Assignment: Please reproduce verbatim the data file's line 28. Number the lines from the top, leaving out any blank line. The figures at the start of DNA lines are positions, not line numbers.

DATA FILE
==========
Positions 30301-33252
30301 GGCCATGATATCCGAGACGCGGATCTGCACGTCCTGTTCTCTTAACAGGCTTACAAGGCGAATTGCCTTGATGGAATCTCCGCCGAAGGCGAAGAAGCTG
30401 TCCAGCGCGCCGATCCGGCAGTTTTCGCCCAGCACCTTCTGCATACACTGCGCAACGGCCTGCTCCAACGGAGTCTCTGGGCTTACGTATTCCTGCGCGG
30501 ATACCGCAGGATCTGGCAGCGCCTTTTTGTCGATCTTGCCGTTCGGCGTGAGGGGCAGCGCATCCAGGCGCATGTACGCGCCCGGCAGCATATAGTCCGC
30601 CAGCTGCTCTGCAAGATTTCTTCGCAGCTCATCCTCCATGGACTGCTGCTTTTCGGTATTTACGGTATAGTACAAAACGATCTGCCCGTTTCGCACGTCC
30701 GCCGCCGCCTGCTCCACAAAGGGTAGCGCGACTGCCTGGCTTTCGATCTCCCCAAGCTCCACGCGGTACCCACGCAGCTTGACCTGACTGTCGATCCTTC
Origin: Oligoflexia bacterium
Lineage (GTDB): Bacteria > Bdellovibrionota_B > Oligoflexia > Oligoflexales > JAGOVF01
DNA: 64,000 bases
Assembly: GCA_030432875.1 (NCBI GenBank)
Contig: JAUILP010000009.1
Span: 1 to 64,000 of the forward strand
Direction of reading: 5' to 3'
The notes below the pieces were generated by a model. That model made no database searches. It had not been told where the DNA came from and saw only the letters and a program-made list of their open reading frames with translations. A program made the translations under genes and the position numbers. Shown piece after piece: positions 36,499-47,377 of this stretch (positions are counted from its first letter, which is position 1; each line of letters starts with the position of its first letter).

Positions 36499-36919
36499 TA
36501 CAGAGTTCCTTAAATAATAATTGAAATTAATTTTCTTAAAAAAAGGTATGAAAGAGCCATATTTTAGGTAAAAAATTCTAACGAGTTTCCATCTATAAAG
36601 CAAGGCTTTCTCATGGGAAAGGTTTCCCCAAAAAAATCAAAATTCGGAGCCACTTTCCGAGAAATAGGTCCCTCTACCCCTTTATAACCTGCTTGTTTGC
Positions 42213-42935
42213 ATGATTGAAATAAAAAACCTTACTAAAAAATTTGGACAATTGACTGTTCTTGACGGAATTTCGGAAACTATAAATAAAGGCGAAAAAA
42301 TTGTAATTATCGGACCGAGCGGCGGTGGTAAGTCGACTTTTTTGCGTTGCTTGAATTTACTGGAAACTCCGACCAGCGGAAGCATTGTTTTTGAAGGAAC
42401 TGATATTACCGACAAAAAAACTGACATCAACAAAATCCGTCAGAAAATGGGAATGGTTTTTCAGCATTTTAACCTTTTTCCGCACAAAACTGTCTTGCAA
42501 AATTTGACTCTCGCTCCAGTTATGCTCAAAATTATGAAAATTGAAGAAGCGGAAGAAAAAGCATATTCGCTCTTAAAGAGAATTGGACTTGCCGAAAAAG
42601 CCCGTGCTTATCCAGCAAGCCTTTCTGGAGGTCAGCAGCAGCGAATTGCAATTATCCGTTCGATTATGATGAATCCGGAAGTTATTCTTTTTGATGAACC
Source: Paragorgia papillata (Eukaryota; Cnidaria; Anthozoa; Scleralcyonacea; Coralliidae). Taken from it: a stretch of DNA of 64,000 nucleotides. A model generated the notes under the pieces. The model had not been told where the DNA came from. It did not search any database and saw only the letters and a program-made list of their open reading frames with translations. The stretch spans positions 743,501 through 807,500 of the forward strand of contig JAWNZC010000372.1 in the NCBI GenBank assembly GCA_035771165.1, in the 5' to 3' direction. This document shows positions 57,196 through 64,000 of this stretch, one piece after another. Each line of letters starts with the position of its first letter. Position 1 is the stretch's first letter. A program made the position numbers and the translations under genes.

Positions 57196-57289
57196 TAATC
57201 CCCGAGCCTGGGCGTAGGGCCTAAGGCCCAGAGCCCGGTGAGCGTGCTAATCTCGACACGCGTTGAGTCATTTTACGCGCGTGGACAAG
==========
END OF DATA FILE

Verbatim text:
57201 CCCGAGCCTGGGCGTAGGGCCTAAGGCCCAGAGCCCGGTGAGCGTGCTAATCTCGACACGCGTTGAGTCATTTTACGCGCGTGGACAAG